On Being a Generalist

I blog about quite a few subjects. They are mostly software andtechnologyrelated but from time to time I talk about business or why youabsolutelyhave to put orange zest in cranberry orange muffins. Within the technology camp I talk about all sorts of things because I consider myself to be a generalist. I don’t want to be stuck using any one technology because I worry that something will happen to that technology and I’ll be unable to find a new job. Then I’ll be unable to work and things which just spiral down until I’m the star of some show on TLC: “TechWennie to Crack Deal” or “Early Adopter to Laggard:Victimsof Rogers Diffusion Model”

Sure there are some “safe” technologies like Oracle or SAP which areunlikelytodisappearbut you never know”¦ I think about Siverlight which was the future for many years until HTML5 pretty much killed it.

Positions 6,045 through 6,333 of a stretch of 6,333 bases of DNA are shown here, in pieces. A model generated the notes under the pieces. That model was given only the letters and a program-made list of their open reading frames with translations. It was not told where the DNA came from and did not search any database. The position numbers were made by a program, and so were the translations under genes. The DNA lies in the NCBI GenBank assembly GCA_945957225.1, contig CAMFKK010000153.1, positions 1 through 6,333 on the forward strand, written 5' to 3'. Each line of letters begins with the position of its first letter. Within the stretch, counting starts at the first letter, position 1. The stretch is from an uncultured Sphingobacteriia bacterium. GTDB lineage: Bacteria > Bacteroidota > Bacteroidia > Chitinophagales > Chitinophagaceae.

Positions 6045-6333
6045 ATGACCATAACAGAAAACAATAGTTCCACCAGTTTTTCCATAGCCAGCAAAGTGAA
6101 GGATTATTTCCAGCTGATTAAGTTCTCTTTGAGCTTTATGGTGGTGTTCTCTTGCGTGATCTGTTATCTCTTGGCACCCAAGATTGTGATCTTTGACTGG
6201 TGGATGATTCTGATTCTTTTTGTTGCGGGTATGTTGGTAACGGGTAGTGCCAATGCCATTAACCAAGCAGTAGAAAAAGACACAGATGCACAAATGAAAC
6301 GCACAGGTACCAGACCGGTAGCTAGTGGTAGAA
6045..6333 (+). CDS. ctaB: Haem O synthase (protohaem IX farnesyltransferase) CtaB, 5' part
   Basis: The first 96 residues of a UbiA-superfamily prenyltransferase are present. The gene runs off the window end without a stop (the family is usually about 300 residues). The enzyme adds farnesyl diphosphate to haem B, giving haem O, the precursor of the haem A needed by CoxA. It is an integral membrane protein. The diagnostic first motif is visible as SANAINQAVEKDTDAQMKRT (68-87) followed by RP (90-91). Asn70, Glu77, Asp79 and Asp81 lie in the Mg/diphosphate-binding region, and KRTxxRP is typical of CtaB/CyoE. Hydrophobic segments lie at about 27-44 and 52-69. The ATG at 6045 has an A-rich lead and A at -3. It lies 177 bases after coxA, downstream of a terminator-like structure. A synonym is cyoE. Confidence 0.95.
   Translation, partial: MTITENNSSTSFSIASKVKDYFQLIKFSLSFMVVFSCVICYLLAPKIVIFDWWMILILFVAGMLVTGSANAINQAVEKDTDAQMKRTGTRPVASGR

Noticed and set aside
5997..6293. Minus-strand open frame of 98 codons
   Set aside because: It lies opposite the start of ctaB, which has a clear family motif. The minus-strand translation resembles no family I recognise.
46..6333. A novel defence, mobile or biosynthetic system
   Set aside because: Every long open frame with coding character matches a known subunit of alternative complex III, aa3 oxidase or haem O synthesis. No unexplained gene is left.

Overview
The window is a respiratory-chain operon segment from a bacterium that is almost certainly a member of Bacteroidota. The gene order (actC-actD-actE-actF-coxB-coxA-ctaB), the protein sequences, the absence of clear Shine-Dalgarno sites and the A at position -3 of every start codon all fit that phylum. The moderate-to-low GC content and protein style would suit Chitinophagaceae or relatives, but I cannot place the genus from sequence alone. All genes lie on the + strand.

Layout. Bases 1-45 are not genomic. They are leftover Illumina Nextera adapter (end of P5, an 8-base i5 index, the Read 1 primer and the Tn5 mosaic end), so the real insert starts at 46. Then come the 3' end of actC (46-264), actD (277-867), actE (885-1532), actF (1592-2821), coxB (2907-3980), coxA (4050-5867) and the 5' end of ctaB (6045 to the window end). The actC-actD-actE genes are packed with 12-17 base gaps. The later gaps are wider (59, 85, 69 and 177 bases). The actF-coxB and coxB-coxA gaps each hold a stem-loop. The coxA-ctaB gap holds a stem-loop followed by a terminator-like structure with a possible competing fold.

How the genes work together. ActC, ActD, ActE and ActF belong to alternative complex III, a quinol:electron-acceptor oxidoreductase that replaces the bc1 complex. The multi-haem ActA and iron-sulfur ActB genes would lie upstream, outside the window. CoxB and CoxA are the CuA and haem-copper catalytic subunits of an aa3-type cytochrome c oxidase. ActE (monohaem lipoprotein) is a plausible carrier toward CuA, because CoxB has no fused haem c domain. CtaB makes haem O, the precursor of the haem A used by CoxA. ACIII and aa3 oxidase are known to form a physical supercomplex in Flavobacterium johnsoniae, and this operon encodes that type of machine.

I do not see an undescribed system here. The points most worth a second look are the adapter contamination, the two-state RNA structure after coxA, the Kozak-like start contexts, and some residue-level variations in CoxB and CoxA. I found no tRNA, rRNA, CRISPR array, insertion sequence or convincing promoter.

I think that being a generalist is a great move. I work with all sorts of technologies and it affords me the ability to apply ideas form one technology to another. I think I come up with someinterestingsolutions in a problem space because I’ve seen how it is done by people in an unrelated space. I am constantly exposed to things outside of my comfort zone, I’m always learning. However, it has its costs: I probably don’t earn anywhere near what I could as a deep specialist in a field. Because I have a lack of really deep knowledge I don’t have theopportunitiesto travel to conferences or give training as an expert. Basically I’m trading being a super-massive star with a short lifespan for being an average main sequence star with a long lifespan. I won’t shine as bright but I’m alsoprobablynot going to be on TLC.